INDIANAPOLIS — It's a health crisis lawmakers say is costing the state billions. There's a push to put mental health funding to better use.
Supporters of a bill introduced this session tell WRTV's Amber Grigley it could set the state up with a way to save more lives.
Jodie Moser, an organizer and advocate for Faith In Indiana, and her family are still grieving nearly two years after her brother's death.
"My brother, about a year and a half ago in July of 2021 was having a mental health crisis. He was threatening to commit suicide," said Moser.
His wife called 911 for help.
"An officer arrived. There was no one in the house, it was just my brother, and within about 10 minutes, my brother was dead," said Moser.
Jodie said although this incident happened in Florida, her brother Adam is still a Hoosier, making Senate Bill 1 personal for her and her family.
"We have to start treating mental health from a viewpoint that's reimagined and not like a law enforcement issue. Because police officers are not trained, and a lot of police officers and law officials across the state are firmly behind this bill," said Moser.
Senate Bill 1 was introduced by Senator Michael Crider.
"Indiana is trying to move forward in this delivery of services," said Crider.
The bill would establish a statewide crisis response system to support Hoosiers going through a mental health or substance use situation.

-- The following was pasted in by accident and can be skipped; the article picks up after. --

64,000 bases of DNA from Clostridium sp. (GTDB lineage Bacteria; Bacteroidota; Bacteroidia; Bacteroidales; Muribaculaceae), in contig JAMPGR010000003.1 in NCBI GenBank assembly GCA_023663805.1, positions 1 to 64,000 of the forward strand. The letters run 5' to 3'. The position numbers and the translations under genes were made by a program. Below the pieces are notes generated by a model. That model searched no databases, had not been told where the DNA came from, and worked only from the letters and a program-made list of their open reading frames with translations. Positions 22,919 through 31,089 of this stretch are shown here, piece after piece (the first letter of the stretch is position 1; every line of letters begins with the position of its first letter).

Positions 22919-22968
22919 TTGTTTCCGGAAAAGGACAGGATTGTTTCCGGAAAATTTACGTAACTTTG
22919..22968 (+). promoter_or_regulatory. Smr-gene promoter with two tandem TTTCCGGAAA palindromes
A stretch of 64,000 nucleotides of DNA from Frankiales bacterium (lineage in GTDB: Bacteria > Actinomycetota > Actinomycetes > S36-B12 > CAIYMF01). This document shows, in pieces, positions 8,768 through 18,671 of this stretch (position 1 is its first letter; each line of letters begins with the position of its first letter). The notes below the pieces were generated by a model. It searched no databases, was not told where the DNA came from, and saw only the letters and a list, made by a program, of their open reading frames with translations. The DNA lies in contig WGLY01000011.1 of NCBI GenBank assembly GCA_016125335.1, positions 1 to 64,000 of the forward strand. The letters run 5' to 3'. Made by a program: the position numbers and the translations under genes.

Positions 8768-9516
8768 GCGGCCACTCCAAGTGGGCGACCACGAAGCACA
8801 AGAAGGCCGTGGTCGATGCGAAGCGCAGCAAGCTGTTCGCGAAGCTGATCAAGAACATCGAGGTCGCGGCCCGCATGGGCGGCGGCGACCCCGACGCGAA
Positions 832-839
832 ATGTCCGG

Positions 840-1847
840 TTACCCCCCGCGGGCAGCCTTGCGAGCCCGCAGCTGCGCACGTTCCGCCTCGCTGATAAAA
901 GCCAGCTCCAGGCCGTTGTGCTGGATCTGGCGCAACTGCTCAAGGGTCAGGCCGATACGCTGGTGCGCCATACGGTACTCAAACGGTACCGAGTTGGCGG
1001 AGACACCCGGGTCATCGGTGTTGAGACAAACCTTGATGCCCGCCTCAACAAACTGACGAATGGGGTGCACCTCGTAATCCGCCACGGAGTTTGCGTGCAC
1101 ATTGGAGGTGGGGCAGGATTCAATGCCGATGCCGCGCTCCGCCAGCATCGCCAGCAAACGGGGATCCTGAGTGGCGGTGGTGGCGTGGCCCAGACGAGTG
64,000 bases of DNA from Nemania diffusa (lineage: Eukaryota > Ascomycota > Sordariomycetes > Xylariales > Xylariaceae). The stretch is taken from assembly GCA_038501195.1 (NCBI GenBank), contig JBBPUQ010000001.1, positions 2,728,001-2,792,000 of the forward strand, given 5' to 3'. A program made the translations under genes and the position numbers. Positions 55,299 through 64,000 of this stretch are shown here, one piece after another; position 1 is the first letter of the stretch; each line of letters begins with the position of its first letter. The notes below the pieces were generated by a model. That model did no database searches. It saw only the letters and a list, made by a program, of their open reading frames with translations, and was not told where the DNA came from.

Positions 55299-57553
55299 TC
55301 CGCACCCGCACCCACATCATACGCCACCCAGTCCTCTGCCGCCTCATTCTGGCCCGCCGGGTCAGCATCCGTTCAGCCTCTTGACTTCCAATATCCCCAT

"I want my colleagues to keep in mind that without a robust delivery of services, we're leaving our constituents vulnerable to really bad outcomes," said Crider.
Saturday, faith and community leaders joined together, asking lawmakers to approve all $130 million of funding outlined in the bill so that all Hoosiers can access three things.
"So, it's a number to call, someone to talk with, and a safe place to go," said Rep. Victoria Garcia Wilburn.
The bill passed the Senate Monday. It's now heading to the House for hearings.
"I cannot applaud this bill enough. It definitely sets the foundation for improvements in our infrastructure," said Wilburn. "I think the unanimous support in the Senate is indicative of the pathway this bill will have in the House. I cannot see resistance in the forecast."
"This is a bill about people and about making our communities safe and caring and helping to make Indiana a state that people want to live in and raise a family and do those things," said Moser.
Hearings for Senate Bill 1 in the House will start after the session break in early March.